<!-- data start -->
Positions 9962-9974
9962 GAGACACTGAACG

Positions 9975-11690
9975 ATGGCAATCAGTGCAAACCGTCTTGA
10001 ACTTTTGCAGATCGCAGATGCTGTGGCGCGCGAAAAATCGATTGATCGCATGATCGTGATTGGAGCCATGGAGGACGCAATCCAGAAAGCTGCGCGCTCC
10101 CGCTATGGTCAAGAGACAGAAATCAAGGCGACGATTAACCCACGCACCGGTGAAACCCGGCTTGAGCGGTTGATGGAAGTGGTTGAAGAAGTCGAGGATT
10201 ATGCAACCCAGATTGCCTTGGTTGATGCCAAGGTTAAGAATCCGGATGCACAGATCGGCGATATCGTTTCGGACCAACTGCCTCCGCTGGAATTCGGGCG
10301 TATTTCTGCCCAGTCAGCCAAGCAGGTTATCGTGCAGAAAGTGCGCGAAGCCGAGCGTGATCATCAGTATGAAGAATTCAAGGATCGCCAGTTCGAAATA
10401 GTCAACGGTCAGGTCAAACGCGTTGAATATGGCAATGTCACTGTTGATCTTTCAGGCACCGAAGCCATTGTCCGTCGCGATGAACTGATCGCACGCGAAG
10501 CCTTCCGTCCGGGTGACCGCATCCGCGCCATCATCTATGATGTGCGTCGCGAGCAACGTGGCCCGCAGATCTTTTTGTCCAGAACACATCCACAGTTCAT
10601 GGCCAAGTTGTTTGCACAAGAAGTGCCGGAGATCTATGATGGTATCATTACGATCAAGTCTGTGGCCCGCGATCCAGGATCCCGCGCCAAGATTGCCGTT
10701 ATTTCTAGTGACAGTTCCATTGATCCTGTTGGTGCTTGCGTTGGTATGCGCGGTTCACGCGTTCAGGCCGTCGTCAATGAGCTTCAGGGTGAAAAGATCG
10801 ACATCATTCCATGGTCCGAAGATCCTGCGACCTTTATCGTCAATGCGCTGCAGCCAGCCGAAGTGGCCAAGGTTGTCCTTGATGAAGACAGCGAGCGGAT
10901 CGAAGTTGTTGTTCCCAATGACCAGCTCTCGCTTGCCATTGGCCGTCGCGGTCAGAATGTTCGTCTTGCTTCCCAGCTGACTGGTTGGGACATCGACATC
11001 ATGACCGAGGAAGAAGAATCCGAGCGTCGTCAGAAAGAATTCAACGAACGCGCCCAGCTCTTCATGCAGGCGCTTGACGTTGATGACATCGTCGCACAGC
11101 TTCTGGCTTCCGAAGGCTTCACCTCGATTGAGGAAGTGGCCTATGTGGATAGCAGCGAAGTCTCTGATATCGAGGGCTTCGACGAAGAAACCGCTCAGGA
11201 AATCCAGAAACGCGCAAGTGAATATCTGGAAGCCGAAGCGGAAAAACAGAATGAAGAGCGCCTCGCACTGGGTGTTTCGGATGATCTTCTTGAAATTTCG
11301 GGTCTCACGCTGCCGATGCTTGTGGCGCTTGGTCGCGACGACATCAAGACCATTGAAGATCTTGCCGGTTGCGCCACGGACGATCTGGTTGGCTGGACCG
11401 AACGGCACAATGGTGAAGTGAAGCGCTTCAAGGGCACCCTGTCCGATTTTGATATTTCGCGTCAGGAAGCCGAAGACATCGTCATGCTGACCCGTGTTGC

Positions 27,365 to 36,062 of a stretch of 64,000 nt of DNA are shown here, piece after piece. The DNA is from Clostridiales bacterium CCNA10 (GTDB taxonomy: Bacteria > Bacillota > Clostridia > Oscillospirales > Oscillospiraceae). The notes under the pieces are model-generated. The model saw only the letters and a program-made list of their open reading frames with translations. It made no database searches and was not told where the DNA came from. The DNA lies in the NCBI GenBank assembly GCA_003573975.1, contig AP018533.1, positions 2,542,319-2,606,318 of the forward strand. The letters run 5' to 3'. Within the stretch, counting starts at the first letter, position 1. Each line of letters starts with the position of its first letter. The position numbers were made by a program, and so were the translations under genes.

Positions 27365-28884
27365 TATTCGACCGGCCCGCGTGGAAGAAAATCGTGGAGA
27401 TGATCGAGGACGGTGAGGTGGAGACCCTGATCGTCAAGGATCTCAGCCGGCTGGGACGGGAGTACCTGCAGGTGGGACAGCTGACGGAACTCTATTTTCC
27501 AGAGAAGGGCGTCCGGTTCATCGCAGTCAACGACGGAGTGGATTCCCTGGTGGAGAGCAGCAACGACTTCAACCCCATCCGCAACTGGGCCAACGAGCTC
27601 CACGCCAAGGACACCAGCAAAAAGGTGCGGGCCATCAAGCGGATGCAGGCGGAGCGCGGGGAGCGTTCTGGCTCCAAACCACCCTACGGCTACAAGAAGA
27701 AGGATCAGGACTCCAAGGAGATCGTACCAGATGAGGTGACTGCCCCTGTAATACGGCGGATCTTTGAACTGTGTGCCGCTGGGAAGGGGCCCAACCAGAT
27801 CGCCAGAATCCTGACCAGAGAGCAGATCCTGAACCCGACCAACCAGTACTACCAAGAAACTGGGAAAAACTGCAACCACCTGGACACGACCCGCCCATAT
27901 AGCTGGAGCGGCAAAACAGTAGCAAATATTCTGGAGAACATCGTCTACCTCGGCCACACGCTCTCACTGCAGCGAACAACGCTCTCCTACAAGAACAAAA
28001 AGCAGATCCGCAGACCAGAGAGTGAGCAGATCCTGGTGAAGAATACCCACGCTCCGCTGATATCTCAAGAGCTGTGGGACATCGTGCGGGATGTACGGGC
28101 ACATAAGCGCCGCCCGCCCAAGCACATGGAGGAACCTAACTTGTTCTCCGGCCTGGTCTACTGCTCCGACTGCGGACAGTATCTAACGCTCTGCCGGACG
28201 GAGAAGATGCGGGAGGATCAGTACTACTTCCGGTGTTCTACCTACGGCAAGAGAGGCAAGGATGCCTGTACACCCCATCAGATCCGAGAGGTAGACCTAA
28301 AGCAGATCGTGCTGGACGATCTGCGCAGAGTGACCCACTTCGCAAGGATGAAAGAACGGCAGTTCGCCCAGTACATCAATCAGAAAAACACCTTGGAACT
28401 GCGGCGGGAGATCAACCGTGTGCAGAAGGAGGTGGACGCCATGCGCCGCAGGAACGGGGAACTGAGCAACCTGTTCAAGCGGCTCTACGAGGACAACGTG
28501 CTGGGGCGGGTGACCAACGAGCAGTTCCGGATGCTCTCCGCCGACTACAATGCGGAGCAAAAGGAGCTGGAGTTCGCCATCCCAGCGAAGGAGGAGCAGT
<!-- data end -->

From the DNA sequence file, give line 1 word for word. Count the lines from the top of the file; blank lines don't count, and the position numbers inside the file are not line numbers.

Positions 9962-9974